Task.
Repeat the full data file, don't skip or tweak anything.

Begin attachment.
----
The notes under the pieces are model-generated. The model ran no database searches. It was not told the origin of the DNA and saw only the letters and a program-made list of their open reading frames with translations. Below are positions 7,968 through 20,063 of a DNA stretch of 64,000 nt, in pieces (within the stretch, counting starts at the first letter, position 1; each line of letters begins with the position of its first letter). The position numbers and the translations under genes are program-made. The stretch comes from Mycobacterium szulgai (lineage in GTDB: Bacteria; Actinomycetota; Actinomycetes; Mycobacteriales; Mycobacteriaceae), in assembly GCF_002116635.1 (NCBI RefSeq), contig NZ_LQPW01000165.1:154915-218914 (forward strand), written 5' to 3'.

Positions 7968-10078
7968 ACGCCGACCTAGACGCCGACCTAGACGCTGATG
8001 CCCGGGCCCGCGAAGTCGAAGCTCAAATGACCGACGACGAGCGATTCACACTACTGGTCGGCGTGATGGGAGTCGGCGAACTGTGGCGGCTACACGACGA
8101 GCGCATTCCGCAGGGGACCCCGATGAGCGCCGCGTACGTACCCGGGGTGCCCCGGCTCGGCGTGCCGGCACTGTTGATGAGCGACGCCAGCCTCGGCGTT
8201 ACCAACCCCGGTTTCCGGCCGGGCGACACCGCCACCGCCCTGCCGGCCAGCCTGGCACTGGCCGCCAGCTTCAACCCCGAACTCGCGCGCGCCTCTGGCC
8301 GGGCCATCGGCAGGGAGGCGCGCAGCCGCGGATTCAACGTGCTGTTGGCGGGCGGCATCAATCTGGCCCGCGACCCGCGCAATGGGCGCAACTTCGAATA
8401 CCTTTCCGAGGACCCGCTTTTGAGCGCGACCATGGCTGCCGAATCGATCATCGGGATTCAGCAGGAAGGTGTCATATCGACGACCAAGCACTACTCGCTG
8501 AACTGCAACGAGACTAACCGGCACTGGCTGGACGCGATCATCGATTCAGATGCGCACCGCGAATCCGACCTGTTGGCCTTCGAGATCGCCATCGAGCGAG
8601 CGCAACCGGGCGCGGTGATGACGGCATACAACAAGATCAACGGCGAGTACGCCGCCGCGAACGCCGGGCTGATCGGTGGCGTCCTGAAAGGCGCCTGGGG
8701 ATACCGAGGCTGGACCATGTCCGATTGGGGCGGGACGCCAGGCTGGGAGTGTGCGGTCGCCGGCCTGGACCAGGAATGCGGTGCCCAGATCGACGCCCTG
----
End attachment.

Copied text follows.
The notes under the pieces are model-generated. The model ran no database searches. It was not told the origin of the DNA and saw only the letters and a program-made list of their open reading frames with translations. Below are positions 7,968 through 20,063 of a DNA stretch of 64,000 nt, in pieces (within the stretch, counting starts at the first letter, position 1; each line of letters begins with the position of its first letter). The position numbers and the translations under genes are program-made. The stretch comes from Mycobacterium szulgai (lineage in GTDB: Bacteria; Actinomycetota; Actinomycetes; Mycobacteriales; Mycobacteriaceae), in assembly GCF_002116635.1 (NCBI RefSeq), contig NZ_LQPW01000165.1:154915-218914 (forward strand), written 5' to 3'.

Positions 7968-10078
7968 ACGCCGACCTAGACGCCGACCTAGACGCTGATG
8001 CCCGGGCCCGCGAAGTCGAAGCTCAAATGACCGACGACGAGCGATTCACACTACTGGTCGGCGTGATGGGAGTCGGCGAACTGTGGCGGCTACACGACGA
8101 GCGCATTCCGCAGGGGACCCCGATGAGCGCCGCGTACGTACCCGGGGTGCCCCGGCTCGGCGTGCCGGCACTGTTGATGAGCGACGCCAGCCTCGGCGTT
8201 ACCAACCCCGGTTTCCGGCCGGGCGACACCGCCACCGCCCTGCCGGCCAGCCTGGCACTGGCCGCCAGCTTCAACCCCGAACTCGCGCGCGCCTCTGGCC
8301 GGGCCATCGGCAGGGAGGCGCGCAGCCGCGGATTCAACGTGCTGTTGGCGGGCGGCATCAATCTGGCCCGCGACCCGCGCAATGGGCGCAACTTCGAATA
8401 CCTTTCCGAGGACCCGCTTTTGAGCGCGACCATGGCTGCCGAATCGATCATCGGGATTCAGCAGGAAGGTGTCATATCGACGACCAAGCACTACTCGCTG
8501 AACTGCAACGAGACTAACCGGCACTGGCTGGACGCGATCATCGATTCAGATGCGCACCGCGAATCCGACCTGTTGGCCTTCGAGATCGCCATCGAGCGAG
8601 CGCAACCGGGCGCGGTGATGACGGCATACAACAAGATCAACGGCGAGTACGCCGCCGCGAACGCCGGGCTGATCGGTGGCGTCCTGAAAGGCGCCTGGGG
8701 ATACCGAGGCTGGACCATGTCCGATTGGGGCGGGACGCCAGGCTGGGAGTGTGCGGTCGCCGGCCTGGACCAGGAATGCGGTGCCCAGATCGACGCCCTG